I am 75 and my wife a little older. My wife receives the Attendance Allowance which, over time, has paid for the stair lift we had installed and other bits and pieces related to her care.

We have considered a mobility scooter, but one of her problems is a disability in her right shoulder and arm (she is right-handed) and she worries about having effective control of the scooter as her movement there is restricted and painful. Despite an operation for this a few months ago, the shoulder hasn't improved a great deal.

On the whole, we can cope with the mechanics of caring and being cared for, although she finds it frustrating and I find it tiring. The company of friends always gives her a boost and this is what she misses most. She has some friends coming this evening and, once I have provided the tea and cakes, I am off the hook for a couple of hours, so my wife enjoys some fresh conversation and I have a little break. But we both want (need?) more of that.
Hi Alan.

AGE UK ... on their radar ?

https://www.ageuk.org.uk/

Certainly worth making contact with their local office.

It is truly amazing what they actually do throughout the country.
Alan, in that case, ring Social Services and ask

a) for a copy of the assessment they wrote last time (calling their bluff!)
b) for updated assessments.

Without your help, your wife would really struggle, so it's really important tha you look after your own health, and get others to do some of the current caring role so you don't get so tired

If your wife had someone to help her bath, dress, sort out the beds, laundry etc.that would give you some "me time" every morning. Alternatively, someone preparing the evening meal with your wife could give "me time" late afternoon.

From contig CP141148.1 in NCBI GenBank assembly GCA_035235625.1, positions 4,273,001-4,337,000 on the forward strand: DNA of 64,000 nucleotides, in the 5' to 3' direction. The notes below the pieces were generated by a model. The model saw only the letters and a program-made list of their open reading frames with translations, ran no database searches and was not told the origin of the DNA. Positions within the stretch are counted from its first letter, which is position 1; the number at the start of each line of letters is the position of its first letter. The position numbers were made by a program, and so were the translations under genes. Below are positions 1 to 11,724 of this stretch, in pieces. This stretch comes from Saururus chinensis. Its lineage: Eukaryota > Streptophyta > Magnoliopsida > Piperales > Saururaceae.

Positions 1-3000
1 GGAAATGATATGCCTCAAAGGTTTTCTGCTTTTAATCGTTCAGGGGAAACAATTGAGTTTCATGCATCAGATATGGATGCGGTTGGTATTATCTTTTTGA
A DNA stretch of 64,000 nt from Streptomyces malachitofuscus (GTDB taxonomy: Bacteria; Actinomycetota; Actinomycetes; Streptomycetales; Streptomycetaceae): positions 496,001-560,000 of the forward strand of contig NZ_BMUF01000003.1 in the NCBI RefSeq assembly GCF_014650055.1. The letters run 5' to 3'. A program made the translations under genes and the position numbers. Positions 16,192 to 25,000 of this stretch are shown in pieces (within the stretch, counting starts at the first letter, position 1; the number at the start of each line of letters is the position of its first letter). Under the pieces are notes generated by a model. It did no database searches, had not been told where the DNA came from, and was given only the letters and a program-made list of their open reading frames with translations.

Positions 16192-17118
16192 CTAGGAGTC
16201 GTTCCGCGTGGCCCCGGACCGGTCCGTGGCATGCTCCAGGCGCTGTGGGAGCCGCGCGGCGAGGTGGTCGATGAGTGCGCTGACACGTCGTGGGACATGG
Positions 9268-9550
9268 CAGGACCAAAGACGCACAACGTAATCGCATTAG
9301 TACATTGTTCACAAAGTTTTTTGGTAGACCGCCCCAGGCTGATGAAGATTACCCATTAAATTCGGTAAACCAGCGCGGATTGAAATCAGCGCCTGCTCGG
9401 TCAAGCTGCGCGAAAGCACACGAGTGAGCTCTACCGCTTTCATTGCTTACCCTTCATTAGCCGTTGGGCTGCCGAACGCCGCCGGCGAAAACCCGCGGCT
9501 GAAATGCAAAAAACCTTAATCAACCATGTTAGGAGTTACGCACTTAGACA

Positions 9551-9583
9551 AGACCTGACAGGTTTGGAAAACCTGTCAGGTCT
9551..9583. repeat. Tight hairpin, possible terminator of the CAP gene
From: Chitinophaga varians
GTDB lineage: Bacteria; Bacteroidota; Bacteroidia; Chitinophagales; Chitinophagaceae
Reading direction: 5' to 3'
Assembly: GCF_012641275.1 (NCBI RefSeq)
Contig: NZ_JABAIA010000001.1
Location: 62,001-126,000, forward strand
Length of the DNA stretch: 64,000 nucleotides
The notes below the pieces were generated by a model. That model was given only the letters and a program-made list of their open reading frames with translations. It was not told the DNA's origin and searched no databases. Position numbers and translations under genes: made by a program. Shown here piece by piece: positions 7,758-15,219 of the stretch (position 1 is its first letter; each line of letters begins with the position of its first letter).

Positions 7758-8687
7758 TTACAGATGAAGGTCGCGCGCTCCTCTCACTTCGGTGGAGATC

I know you don't WANT to have someone in, but perhaps it's what you NEED?

have you ever investigated going on holiday together? Would you prefer a hotel, or self catering?
Hi Alan,
you have been given some great advice.

I just wanted to add though, that there are other ways to operate electric wheelchairs than with the hand, arm, shoulder; no reason why a mobility scooter couldn't be adapted either. First stop, an OT assessment to see what they recommend. If no joy there, try the charity REMAP https://www.remap.org.uk/ They are fantastic and have made some amazing adaptions and inventions to improve the lives of people with disabilities.


If you wife was more independent and could go out with her friends - it would free you up to go walking again.

Melly1
Thank you for your responses and advice.

The social worker who came to see us didn't mention a written assessment, although he took plenty of notes. This may be worth following up. And the adaptable wheelchairs sound interesting - never heard of those.

Holidays - the last one was three years ago in a ground floor apartment by the sea and was reasonably successful, although my wife found getting about in the recently acquired wheelchair frustrating. Before then, the same year, we went abroad with the benefit of assisted passage and a wheelchair hired locally. We found that pavements there were not always wheelchair-friendly.
"Ramps" on to the road were often about 4 or 5 inches high. We would like to have another holiday, but it will have to be self-catering in the UK, a ground-floor apartment or a cottage. My wife wants to feel a bit stronger first, so she has a better chance of enjoying it. It is a current topic for discussion.

Help at home - I have tried to talk to her about this , but she is not prepared to co-operate. Despite my evident shortcomings, she wants to keep things the way they are.

Her main problem, apart from her disabilities and the inconvenience and discomfort they cause, is feeling isolated as friends and family have gradually taken less interest in her.

My thanks to all of you for your kindness and your advice.